The success that Jimmy McGuinness had with Donegal is also noted with McGuinness having a background in performance psychology while the Dublin senior football team is another noted example. Jim Gavin's professional air-core background informs his style of leadership where all team panelists are responsible for carrying out their roles to the best of their abilities while he also avails of performance psychology support for his team as they seek to become the greatest Gaelic football team of all time.
On a lower level but with equally significant levels of improvement over a short period of time, the #CarlowRising (Carlow GAA successes of recent times) was supported with use of performance psychology support in both hurling and football while the double All-Ireland winning Cuala club hurling team have also engaged with performance psychology services in creating that winning mentality.
In a professional sports setting, this may be augmented by a manager creating positive engagement around the working environment by engaging positively with ALL members of staff - beyond the immediate team support staff. Simple acknowledgement of the roles of everyone creates a harmonious working environment where a positive motivational climate develops and players feed off such positivity and "can do" approach!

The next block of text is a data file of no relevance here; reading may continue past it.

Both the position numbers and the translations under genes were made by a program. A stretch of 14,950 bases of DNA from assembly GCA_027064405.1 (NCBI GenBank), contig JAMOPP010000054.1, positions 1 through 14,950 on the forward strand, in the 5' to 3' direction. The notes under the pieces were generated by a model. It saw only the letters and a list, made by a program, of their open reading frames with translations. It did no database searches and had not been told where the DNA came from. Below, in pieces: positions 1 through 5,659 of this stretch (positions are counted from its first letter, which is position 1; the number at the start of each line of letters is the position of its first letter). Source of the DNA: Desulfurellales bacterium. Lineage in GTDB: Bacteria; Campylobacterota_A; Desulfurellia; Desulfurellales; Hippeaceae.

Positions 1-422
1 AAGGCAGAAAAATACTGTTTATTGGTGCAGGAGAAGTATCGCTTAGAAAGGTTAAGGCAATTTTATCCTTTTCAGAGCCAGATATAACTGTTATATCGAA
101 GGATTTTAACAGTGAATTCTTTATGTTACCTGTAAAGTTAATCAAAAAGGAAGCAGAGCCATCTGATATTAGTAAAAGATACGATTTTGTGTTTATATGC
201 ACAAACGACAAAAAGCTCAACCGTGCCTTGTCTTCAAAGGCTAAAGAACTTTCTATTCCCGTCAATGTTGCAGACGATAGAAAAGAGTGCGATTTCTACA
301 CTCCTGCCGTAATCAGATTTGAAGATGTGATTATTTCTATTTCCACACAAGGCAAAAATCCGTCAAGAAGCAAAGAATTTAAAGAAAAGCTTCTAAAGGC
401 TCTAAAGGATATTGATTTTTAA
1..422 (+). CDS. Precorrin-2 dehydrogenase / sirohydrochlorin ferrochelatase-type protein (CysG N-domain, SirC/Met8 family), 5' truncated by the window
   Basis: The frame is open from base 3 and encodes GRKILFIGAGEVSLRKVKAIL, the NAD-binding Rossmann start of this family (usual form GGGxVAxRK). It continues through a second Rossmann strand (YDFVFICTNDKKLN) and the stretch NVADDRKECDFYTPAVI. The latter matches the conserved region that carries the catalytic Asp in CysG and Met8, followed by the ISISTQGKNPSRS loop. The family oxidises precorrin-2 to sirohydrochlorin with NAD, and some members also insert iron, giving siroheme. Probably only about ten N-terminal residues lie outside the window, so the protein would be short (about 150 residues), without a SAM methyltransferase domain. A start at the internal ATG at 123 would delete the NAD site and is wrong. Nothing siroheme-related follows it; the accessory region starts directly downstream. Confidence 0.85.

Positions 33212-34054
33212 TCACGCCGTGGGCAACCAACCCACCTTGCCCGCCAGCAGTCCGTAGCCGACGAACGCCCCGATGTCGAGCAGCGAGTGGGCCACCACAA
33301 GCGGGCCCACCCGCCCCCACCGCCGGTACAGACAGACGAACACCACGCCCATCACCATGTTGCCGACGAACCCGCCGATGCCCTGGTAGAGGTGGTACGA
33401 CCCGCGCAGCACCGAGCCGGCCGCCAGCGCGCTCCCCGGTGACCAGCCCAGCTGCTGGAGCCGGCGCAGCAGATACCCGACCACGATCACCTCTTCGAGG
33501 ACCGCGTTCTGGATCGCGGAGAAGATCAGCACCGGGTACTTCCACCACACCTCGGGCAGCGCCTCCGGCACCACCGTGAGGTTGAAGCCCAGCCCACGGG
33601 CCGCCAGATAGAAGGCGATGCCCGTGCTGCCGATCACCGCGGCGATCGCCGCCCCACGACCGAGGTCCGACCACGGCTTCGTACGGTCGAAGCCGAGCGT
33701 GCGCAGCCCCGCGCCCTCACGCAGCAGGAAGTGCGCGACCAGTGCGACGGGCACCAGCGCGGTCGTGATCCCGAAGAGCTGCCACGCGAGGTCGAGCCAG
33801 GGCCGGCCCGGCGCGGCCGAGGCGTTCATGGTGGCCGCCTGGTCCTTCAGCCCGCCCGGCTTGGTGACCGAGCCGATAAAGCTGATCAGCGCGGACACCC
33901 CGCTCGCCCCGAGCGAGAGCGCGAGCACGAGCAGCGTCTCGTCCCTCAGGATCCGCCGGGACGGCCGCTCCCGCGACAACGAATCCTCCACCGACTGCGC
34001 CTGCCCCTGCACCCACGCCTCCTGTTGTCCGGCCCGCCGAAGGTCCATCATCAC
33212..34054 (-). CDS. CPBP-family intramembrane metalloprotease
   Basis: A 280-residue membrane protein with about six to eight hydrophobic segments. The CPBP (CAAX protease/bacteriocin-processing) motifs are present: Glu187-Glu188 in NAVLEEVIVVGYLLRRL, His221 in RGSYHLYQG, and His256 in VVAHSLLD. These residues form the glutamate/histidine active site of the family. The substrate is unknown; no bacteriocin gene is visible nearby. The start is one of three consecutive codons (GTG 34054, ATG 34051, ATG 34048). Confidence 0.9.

In fact, out of respect, when Alex Ferguson was Manchester United manager, he ensured that ALL players addressed catering and cleaning staff by their first names. He made it his business to ensure he knew the names of cleaning and catering staff's spouses and what was going on in their lives! Incidentally, Pep Guadiola is no stranger to this either and stressed the importance of the team effort to his staff in a heartfelt thank you after he led his Manchester City team to the Premier League title in 2018
Success in the majority of examples provided all came from the fostering of a positive team culture - primarily led by team management in conjunction with performance psychology support, creating a high performance culture in conjunction with the players.
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Keith Begley is a member of BASES and an accredited performance psychologist with the Irish Institute of Sport.